“He’s very warm. An amazing artist. He makes you ... get everything out.”
The 24-year-old Egyptian singer-songwriter Dina El Wedidi is talking about her first encounter with the great Brazilian musician Gilberto Gil, and with quite some excitement. She has just been announced as the musical protégé of the bossa nova king in the Rolex Mentor and Protégé programme, and is about to embark on a year-long association that is likely to prove stretching as well as exhilarating.
Not only a near-legendary performer and songwriter, whose honeyed voice has inspired two generations, Gil has been activist, rebel, politician, social campaigner and – for more than 50 years – tireless musical innovator. The notion of mentorship, he told me when we met in New York last year, chimes not only with his Brazilian musical tradition but with his beliefs.
“It’s one of the goals of an artist – besides using his creative possibilities, he also has this kind of, well, kind of work to do: passing on the tradition to young ones.”
These days, Gil’s musical range is broad, incorporating rock and roll, reggae and African music as well as the panorama of Brazilian styles. The past couple of years have seen him branch out even further, touring and recording with a French violinist and a Jewish cellist, constantly “part of the reinventing process”, as he puts it.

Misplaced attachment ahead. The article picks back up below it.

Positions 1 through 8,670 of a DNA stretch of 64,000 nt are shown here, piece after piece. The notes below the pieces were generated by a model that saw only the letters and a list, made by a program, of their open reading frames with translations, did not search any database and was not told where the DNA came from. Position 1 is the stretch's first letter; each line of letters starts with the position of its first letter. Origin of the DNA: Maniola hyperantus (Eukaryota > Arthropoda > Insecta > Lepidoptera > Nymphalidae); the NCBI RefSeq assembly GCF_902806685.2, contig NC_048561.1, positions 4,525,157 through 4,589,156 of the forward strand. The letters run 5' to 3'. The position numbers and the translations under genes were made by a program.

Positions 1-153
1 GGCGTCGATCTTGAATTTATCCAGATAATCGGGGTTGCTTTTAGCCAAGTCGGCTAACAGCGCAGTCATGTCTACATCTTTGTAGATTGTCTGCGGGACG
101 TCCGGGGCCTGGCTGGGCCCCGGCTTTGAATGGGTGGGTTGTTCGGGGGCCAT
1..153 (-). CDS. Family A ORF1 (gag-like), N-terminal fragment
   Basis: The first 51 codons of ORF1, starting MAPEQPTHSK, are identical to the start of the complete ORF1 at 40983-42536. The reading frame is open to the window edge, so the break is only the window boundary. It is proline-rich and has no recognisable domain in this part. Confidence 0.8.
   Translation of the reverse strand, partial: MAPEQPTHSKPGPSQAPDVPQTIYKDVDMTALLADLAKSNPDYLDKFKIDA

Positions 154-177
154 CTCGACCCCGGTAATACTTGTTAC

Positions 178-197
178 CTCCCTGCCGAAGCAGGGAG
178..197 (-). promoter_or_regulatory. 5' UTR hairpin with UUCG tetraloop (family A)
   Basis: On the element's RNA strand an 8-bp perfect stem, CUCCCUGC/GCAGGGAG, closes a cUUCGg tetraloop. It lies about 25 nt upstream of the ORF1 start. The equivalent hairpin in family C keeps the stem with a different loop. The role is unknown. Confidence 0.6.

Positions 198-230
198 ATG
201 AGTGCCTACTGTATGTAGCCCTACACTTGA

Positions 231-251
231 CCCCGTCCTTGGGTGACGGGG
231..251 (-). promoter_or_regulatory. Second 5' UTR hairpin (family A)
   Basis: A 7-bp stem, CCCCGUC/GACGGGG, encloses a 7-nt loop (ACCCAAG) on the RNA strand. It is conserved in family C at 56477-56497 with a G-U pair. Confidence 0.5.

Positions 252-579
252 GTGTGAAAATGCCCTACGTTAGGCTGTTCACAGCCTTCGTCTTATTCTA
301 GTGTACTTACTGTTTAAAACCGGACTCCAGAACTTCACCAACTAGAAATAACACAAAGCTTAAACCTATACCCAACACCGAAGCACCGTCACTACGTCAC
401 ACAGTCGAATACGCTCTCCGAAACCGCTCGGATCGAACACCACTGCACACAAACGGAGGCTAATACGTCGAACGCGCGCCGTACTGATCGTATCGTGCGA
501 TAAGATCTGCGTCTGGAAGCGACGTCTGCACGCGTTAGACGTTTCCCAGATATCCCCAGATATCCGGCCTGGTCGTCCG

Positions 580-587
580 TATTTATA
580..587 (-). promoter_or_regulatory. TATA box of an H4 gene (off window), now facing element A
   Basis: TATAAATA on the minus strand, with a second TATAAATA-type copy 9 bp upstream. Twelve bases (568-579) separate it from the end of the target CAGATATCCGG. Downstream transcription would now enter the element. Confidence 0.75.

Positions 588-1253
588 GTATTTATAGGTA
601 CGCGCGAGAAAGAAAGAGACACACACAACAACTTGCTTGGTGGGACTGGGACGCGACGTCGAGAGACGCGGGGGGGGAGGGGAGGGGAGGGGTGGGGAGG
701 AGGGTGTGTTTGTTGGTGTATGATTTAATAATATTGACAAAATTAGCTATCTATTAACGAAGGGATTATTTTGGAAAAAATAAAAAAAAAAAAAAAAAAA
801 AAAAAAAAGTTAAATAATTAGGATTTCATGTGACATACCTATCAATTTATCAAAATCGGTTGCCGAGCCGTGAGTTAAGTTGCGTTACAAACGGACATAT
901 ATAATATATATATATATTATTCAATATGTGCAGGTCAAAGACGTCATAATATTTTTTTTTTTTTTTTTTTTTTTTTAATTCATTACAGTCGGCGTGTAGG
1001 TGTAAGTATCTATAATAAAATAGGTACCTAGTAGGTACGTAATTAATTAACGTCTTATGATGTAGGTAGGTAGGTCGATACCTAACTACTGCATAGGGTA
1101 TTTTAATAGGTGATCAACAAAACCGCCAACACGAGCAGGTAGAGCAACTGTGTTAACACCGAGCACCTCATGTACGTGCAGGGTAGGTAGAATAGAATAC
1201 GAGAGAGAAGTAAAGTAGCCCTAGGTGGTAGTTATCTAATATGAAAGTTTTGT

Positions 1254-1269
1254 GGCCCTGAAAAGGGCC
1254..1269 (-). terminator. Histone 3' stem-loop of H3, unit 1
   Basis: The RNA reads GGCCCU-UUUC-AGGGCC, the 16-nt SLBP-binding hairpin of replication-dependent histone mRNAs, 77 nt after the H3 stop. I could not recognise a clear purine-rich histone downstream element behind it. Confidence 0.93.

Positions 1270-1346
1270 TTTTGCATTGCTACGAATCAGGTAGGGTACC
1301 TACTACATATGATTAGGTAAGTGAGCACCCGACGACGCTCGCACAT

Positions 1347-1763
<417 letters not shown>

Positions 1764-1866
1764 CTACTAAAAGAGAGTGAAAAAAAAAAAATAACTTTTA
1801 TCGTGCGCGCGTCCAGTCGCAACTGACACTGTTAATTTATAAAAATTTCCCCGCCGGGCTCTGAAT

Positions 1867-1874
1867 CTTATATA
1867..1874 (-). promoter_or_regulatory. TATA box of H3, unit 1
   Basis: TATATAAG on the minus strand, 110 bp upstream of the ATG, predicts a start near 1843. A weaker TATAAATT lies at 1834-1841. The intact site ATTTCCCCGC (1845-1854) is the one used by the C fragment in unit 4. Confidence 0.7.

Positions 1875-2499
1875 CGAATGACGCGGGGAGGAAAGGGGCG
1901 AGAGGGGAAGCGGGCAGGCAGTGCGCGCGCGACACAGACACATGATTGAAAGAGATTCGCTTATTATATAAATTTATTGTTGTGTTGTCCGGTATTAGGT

Starting with bossa nova as a teenager in the 1950s, he quickly moved into writing and playing songs that were more socially and politically aware, and was a founding figure of the Tropicalia movement of the 1960s. This political commitment will be a point of contact with his new protégé, herself passionately involved with Egypt’s revolution. As El Wedidi told me, her work includes not only performances with her own band but also “monologues” and political satire, finding ways to meld the “old ways of singing, the folkloric Egyptian tradition” with contemporary western styles. But always fuelled, she explains, by the passion to see a better future for Egypt, and a deep “trust in my generation”. The evidence of both lives, of the older musician and the younger, attests to a belief in the power of music to effect change.
Let’s hope El Wedidi’s activism doesn’t take her quite as far, though, as Gil’s took him, in the 1960s. The Brazilian regime that came to power in 1964 took fright at the growing popularity of the country’s new musical scene, and imprisoned both Gil and his close collaborator Caetano Veloso for several months before expelling them from the country in 1969.
By 1972 Gil was back in Brazil, however, his enthusiasm undiminished. As he talks, the 69-year-old has a vibrant energy, an appetite for ideas, that must have stood him in good stead during the time when his political ideals were put to the test: from 2003 to 2008 he served as Brazil’s minister of culture under president Lula da Silva, travelling the country and the world, setting up new cultural programmes, shouldering ministerial duties.
“It was six years of intense work,” he says, “prospecting reality, in dialogue with media, communities, international institutions. Designing specific programmes. Many things that were worth doing.”